Sunday, May 20, 2018
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Best and worst of the election

With nearly a week's worth of reflection, some thoughts now on the election year just past, and about the one just ahead:

WORST campaign: That of Dock Treece. I know Dock well enough to know he is a nice guy, but, after running a miserable re-election campaign for Sylvania Township trustee last year - finishing third to two challengers in a three-way race for two openings on the board of trustees - he managed to top it with something even worse this year.

His campaign was so bad he didn't even make it to Election Day, and, on his way off the ballot, managed to get himself sued by his opponent.

WORST television commercial: That atrocity that featured a dying man with beryllium disease who spewed venom about Ohio Supreme Court Justice Evelyn Stratton.

This spot wins because it was bad on so many levels. Its shameless exploitation. Its misstatement of fact. Its terrible script: “They call Evelyn Stratton the velvet hammer. Sure. Big business gets the velvet. Working families get the hammer.”

Bad stuff.

It's no surprise Justice Stratton won re-election. Of course, the runner-up for worst television commercial also involved the Stratton race. You remember the ad with the two men playing the parts of attorneys trolling for clients by urging even those with frivolous claims to call their office? That one was paid for by a group trying to help Justice Stratton get elected, but she hated the thing and was very public in her efforts to get it off the air. It was pulled after running a short schedule.

WORST radio ad: Those commercials attacking Republican Maggie Thurber. They alleged that she had badly mismanaged her job as clerk of Toledo Municipal Court and knew next to nothing about county government, and were designed to help Sandy Isenberg, the Lucas County commissioner who Ms. Thurber was trying to unseat.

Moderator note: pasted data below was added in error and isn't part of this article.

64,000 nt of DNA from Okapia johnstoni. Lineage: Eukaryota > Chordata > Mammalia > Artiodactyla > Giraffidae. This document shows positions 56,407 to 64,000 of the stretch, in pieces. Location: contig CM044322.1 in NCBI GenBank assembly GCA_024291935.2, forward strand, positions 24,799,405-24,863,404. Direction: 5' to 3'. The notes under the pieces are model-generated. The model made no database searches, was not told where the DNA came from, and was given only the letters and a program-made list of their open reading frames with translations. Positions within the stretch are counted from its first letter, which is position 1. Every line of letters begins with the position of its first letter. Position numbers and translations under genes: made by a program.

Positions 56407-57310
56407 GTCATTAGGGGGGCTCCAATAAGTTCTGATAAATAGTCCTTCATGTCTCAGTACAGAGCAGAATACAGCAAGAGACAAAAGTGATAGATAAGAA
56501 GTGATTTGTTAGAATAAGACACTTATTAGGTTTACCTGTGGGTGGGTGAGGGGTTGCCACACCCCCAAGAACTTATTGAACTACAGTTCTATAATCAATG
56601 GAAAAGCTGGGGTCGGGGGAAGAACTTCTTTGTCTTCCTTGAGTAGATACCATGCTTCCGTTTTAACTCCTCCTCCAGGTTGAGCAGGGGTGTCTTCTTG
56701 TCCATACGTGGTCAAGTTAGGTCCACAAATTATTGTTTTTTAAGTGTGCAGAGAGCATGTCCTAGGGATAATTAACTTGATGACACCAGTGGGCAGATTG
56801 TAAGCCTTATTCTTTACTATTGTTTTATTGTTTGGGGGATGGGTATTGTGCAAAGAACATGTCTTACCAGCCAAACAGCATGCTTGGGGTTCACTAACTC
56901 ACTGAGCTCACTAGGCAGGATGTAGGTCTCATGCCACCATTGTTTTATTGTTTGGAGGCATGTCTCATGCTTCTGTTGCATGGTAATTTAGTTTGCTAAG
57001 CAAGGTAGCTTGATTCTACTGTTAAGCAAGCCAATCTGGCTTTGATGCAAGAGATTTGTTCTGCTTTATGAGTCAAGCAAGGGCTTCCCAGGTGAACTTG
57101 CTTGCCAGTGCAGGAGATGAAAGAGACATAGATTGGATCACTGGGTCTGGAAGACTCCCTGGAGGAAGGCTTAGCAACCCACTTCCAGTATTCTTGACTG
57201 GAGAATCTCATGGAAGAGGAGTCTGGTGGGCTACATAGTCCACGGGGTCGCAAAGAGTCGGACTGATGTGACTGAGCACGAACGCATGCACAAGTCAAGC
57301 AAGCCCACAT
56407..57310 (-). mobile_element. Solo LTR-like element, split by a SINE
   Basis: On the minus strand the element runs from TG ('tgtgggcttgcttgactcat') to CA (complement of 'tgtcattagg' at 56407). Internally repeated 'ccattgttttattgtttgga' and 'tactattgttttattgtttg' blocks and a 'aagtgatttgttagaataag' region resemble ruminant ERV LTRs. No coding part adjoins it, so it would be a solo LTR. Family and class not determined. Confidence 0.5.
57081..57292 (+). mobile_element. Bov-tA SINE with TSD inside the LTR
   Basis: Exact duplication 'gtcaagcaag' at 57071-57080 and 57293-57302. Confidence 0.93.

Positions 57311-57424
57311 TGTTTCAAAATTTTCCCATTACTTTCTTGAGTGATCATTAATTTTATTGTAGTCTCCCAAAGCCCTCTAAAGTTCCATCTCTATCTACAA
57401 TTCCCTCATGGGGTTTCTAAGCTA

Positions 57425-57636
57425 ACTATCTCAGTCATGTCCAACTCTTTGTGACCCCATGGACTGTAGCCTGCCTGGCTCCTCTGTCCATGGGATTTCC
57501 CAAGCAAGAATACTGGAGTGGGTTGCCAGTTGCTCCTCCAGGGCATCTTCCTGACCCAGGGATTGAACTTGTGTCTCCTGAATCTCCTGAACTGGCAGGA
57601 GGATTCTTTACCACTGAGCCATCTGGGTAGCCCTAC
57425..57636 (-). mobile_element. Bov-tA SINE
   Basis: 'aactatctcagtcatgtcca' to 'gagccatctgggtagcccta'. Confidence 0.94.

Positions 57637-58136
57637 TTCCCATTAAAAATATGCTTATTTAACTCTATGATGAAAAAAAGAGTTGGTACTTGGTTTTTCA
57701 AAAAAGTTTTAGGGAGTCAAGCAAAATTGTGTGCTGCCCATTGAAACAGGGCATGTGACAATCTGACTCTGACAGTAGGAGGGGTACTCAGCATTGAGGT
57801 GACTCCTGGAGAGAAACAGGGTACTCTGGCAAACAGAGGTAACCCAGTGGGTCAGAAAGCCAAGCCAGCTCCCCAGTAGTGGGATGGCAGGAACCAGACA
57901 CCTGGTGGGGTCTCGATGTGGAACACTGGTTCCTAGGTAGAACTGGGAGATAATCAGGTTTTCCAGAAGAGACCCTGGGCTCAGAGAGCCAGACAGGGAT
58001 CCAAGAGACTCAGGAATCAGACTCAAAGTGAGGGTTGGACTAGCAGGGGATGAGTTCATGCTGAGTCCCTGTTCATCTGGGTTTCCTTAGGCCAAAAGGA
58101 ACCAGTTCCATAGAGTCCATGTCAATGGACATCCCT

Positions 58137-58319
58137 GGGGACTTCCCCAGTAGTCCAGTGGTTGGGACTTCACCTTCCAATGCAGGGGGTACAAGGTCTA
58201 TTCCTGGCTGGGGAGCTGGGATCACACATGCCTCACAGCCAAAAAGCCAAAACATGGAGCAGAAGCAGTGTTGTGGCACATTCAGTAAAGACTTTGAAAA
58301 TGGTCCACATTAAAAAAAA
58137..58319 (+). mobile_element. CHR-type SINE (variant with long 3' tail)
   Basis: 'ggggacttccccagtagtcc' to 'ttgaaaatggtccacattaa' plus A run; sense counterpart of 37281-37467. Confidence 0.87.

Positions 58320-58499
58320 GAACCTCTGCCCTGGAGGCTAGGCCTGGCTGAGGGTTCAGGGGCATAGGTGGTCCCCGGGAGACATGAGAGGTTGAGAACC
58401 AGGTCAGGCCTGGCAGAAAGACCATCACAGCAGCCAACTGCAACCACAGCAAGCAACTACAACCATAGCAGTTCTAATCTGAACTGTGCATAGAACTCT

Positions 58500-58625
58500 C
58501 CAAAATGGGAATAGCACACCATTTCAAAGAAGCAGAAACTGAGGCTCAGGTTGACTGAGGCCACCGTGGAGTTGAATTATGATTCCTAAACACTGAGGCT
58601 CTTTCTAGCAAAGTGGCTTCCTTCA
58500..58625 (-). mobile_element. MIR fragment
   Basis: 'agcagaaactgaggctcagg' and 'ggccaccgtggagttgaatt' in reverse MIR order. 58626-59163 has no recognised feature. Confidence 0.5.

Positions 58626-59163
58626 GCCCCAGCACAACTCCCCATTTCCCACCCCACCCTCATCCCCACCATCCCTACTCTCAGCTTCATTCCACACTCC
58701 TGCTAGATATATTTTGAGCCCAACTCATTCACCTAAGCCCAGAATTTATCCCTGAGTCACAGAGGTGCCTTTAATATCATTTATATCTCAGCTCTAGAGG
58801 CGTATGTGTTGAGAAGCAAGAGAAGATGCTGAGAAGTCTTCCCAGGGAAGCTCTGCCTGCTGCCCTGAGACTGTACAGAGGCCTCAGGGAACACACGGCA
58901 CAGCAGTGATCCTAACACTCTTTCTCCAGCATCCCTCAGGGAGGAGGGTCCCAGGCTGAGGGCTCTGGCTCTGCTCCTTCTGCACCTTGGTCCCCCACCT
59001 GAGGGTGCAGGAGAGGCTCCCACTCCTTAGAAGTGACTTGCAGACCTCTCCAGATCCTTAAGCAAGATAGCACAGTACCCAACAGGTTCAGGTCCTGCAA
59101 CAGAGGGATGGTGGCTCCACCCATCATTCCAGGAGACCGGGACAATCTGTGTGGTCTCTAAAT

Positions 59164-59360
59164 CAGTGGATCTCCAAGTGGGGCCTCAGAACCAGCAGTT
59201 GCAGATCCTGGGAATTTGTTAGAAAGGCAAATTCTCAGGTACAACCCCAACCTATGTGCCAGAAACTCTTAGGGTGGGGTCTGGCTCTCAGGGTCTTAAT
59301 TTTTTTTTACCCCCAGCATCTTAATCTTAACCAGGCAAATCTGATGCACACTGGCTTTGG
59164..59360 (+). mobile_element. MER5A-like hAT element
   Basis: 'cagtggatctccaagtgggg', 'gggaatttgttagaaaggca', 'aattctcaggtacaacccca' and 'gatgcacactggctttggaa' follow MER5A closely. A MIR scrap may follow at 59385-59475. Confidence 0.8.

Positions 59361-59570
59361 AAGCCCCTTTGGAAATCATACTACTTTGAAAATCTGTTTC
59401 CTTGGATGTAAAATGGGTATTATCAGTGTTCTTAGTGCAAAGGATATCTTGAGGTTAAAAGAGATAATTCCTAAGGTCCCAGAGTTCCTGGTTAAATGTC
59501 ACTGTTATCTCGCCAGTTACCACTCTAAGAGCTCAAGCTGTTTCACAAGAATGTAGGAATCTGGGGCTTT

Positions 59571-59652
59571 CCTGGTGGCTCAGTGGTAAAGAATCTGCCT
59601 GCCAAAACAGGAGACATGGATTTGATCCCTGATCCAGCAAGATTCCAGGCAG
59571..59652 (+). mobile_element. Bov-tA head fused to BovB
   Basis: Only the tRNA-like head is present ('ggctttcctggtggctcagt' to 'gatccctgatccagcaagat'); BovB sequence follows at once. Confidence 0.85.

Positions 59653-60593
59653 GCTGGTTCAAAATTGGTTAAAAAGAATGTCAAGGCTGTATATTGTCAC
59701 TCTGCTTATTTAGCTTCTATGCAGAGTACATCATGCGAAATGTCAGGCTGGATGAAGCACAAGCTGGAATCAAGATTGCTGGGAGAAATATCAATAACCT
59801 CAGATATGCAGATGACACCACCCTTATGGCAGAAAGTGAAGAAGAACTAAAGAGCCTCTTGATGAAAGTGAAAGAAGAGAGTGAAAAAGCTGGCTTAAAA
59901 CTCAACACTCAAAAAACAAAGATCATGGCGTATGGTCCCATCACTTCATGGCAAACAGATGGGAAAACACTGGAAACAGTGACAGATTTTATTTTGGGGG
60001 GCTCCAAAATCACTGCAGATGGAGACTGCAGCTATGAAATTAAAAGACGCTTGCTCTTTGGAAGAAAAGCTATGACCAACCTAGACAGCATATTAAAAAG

Like the bad television ads, these radio spots were paid for and run by an independent expenditure campaign committee made up of several building trades unions, not the Isenberg campaign. They were so full of innuendo and half-truths they were ruled to be in violation of a clean campaign pledge sponsored by the Toledo-Lucas County Clean Campaign Committee and signed by both Ms. Isenberg and Ms. Thurber. In the end, they became an embarrassment to the Isenberg campaign, probably costing her more votes than they won.

The ads were bad because they represented an incredible political miscalculation, employing a brutish, ham-handed style. Experts know it is risky business to air insulting ads against a woman candidate, and, with two women in this race, no one expected it would happen.

So when the unions stepped in to verbally bully Ms. Thurber, voters reacted in a predictably negative way. It was really the only new aspect to the campaign in the last week before the election, and might have been one key reason Ms. Thurber was able to win.

BEST imitation of a U.S. Senate campaign: The re-election campaign of Gov. Bob Taft, who went out of his way to obliterate Democratic challenger Tim Hagan. Mr. Taft defended his hard-charging campaign style by saying he could not trust public opinion polls that showed him a mile ahead. He gets no blame for that.

Sprinting to the finish line was perhaps the best way for the governor to say to all his potential competitors for the Senate seat that is expected to come open in 2006, when Mike DeWine returns home to run for governor, that he is the pre-eminent vote-winning Republican in Ohio, and is therefore the logical successor to Mr. DeWine.

  • Tuesday's election results have changed the national political landscape in such a way that Democrat Marcy Kaptur, the Toledo congressman with latent presidential aspirations, is in a much better position to pursue that goal.

    Other Democrats were damaged by the election, a couple of them badly. Sen. Tom Daschle of South Dakota and Rep. Dick Gephardt of Missouri, the partisan leaders of their respective chambers who appeared to have advantages over their competitors, badly botched their election efforts, allowing President Bush and the Republicans to pick up seats, against all odds.

    Miss Kaptur has staked out positions on key issues that appeal to the populist American voter who is disaffected because of the looming war against Iraq or the U.S. trade policy that seems designed to ship manufacturing jobs overseas.

    It seems reasonable to predict that these two issues will still resonate as we begin to make choices for president next year.

    The campaign that once seemed impossible is now merely unlikely.

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